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In this passage, Jacob fords the River Jabbok with his whole family and everything he owns, and he sends them on ahead of him. We do not know why he stays behind alone.

But we know something about the river: The Jabbok is no shallow, meandering stream. A tributary of...

Dear Lord, when all our scheming has brought us to the limit of our own strength, when we are weary and afraid, meet us by the river and do not let us go ahead without your blessing. Amen.


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Lectionary Week
July 27—August 2, 2020
Scripture Overview

Jacob is attacked one night by an unknown assailant and wrestles with him until morning. We discover that the assailant comes from God, so Jacob is given a new name, Israel. The psalmist is feeling unjustly accused and cries out to God. He is confident that he would be vindicated if all the facts were known. In Romans, Paul deals with difficult theological issues. He states that he would sacrifice his own soul if his fellow Israelites would accept Christ. Jesus teaches a crowd that is growing hungry, and his disciples are trying to figure out how to feed them. They see only what they lack, while Jesus asks them what they have. This story is a lesson about offering God what we have and trusting God to multiply it.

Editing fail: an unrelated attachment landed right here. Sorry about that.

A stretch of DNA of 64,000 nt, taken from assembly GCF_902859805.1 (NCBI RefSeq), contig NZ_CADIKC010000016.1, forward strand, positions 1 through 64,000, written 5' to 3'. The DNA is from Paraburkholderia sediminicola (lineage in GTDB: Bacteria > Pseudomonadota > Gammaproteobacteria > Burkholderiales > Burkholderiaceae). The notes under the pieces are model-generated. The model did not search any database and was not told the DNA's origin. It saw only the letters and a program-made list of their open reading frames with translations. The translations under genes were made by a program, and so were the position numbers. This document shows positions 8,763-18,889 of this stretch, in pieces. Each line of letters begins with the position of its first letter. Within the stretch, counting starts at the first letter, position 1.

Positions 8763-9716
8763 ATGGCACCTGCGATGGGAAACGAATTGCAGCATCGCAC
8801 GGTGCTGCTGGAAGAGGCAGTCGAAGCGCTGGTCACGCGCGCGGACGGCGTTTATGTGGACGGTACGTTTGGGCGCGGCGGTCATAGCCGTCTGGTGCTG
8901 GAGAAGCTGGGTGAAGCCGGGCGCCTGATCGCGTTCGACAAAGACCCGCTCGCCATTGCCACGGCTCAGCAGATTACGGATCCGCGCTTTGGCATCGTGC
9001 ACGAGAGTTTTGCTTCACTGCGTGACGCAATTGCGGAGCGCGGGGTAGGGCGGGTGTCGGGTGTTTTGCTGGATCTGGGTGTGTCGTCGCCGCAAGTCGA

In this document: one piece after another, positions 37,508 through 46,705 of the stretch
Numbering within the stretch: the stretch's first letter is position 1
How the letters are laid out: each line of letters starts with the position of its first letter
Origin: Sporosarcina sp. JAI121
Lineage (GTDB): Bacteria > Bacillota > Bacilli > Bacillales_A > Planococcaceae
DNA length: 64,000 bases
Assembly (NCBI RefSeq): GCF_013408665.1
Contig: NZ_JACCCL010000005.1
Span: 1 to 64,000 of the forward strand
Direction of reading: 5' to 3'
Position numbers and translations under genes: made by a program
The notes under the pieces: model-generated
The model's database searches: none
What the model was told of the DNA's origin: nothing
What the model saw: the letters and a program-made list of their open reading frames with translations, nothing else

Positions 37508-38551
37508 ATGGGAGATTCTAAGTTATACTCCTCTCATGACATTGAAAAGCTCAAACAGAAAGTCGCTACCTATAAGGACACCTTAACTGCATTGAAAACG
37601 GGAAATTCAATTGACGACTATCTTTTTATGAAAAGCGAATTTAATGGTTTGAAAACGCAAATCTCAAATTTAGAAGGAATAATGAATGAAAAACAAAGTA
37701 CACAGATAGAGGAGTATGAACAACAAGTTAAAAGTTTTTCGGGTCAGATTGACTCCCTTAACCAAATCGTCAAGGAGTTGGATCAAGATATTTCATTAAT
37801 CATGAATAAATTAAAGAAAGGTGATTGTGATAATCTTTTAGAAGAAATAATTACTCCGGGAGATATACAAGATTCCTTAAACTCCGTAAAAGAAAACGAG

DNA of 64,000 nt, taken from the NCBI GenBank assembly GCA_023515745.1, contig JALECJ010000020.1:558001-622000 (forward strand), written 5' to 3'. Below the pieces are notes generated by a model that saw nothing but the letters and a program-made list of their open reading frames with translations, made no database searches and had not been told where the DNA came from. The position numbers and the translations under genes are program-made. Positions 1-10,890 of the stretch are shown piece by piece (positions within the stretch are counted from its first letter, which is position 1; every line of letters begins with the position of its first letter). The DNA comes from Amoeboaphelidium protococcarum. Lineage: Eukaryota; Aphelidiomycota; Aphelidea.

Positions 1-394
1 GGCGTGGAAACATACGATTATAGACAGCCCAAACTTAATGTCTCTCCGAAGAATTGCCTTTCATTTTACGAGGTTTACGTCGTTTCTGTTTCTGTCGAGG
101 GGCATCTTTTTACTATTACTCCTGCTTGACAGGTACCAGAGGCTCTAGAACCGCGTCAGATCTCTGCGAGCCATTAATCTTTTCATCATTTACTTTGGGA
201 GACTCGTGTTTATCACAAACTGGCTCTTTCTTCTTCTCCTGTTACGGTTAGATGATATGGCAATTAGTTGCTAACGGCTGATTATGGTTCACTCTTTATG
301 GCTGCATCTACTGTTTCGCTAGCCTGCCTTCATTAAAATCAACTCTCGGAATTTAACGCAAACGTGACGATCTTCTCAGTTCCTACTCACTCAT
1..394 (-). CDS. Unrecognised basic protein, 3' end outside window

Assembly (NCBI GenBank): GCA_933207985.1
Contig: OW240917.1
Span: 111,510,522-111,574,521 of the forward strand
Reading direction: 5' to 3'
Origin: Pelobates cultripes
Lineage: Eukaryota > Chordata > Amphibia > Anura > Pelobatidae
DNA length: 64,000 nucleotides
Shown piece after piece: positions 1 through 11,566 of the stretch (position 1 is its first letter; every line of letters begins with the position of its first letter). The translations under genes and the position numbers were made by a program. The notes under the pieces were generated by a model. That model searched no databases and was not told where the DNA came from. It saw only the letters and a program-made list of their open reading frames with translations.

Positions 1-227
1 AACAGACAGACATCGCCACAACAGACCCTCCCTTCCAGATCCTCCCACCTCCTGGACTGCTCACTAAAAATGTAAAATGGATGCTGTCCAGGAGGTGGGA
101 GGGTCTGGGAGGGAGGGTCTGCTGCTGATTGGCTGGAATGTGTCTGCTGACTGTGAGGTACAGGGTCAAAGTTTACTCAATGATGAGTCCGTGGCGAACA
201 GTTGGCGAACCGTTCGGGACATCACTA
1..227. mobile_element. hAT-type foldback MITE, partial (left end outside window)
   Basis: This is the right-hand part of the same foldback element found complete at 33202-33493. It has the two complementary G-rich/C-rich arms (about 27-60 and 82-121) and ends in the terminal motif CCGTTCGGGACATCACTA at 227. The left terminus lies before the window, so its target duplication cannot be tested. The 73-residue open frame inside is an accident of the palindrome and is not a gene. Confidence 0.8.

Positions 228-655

Questions and Suggestions for Reflection

Read Genesis 32:22-31. When have you been forced to wrestle with yourself or your self-identity? How did this struggle reveal a blessing?
Read Psalm 17:1-7, 15. When have you felt the need to serve as your own advocate before God? How has this experience affirmed your trust in God?
Read Romans 9:1-5. When have you experienced Paul’s anguish that others do not accept what you have come to know in your faith, whether by conversion, denominational change, education, or encounter with God? How do you continue to be in relationship with such family or friends?
Read Matthew 14:13-21. When have you witnessed small acts of sharing that have led to great abundance?

Respond by posting a prayer.

The role of the prophet is twofold; one, to speak with power and secondly to speak to power. This work on anti-racism does both of those things. The videos, writings and resources are powerful representations of what grace and justice sound like and the orators and writers who approach this work do so with a conviction deeply rooted in gospel. These women and men help us reimagine a prophetic voice in a time such as this. This work is needed.”


View a growing list of resources for the spiritual work of overcoming racism.